Many women with chronic high blood pressure need little or no medicine during pregnancy. Blood pressure usually falls during early pregnancy, so medicine is often not needed unless blood pressure increases to higher levels.
To reduce your risk for pre-eclampsia, your doctor may recommend that you take low-dose aspirin during the second and third trimesters of your pregnancy.
Undiagnosed chronic high blood pressure and pregnancy
High blood pressure is a disorder with few or no symptoms. When planning a pregnancy, see your doctor for a review of pregnancy risks, such as high blood pressure.
Women with elevated blood pressure during pregnancy receive frequent blood pressure readings, blood tests, and urine screens for signs of pre-eclampsia.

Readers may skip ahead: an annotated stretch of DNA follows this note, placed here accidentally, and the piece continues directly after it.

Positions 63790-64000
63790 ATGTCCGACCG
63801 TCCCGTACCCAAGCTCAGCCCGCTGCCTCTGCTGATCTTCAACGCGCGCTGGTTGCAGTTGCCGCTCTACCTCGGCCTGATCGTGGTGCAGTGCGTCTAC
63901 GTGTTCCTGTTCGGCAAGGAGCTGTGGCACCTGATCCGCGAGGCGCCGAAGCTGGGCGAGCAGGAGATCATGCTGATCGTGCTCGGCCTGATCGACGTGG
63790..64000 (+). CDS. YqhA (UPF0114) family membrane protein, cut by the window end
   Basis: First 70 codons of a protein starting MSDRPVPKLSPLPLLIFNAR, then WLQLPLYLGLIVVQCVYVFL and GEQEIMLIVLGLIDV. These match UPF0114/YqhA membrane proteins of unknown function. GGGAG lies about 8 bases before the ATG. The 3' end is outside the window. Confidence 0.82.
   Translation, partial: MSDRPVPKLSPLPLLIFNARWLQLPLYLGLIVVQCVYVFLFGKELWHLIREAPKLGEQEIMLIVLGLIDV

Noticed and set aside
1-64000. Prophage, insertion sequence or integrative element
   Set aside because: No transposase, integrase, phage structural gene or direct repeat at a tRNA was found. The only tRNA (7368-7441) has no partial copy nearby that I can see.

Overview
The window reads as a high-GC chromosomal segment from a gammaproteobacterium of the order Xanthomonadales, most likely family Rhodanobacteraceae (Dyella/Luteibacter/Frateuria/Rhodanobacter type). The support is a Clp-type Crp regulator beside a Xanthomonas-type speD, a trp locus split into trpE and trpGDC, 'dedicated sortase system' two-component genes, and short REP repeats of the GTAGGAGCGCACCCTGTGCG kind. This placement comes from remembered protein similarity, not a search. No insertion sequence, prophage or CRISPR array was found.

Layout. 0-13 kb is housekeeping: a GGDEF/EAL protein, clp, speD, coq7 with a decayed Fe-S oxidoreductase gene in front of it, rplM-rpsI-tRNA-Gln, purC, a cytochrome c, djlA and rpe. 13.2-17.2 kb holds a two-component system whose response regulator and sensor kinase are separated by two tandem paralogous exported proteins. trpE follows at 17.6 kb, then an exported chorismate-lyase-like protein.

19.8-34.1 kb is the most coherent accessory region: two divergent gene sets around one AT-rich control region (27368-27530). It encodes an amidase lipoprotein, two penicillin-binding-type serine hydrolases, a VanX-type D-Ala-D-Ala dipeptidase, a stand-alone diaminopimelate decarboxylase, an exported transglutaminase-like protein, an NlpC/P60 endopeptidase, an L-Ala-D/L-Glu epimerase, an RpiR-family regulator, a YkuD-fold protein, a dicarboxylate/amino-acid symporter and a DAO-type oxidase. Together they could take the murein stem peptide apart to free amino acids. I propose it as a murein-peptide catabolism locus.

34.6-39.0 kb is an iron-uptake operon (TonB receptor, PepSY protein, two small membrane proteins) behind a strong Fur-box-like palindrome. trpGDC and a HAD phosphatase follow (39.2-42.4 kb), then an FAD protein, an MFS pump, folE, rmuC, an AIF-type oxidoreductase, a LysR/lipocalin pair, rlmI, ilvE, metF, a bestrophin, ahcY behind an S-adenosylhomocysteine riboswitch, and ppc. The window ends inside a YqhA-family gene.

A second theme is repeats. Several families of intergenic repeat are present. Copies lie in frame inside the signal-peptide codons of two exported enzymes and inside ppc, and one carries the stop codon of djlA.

Author: Healthwise Staff Medical Review: Sarah A. Marshall, MD - Family Medicine Thomas M. Bailey, MD, CCFP - Family Medicine Adam Husney, MD - Family Medicine Kathleen Romito, MD - Family Medicine William M. Gilbert, MD - Maternal and Fetal Medicine
Medical Review:Sarah A. Marshall, MD - Family Medicine & Thomas M. Bailey, MD, CCFP - Family Medicine & Adam Husney, MD - Family Medicine & Kathleen Romito, MD - Family Medicine & William M. Gilbert, MD - Maternal and Fetal Medicine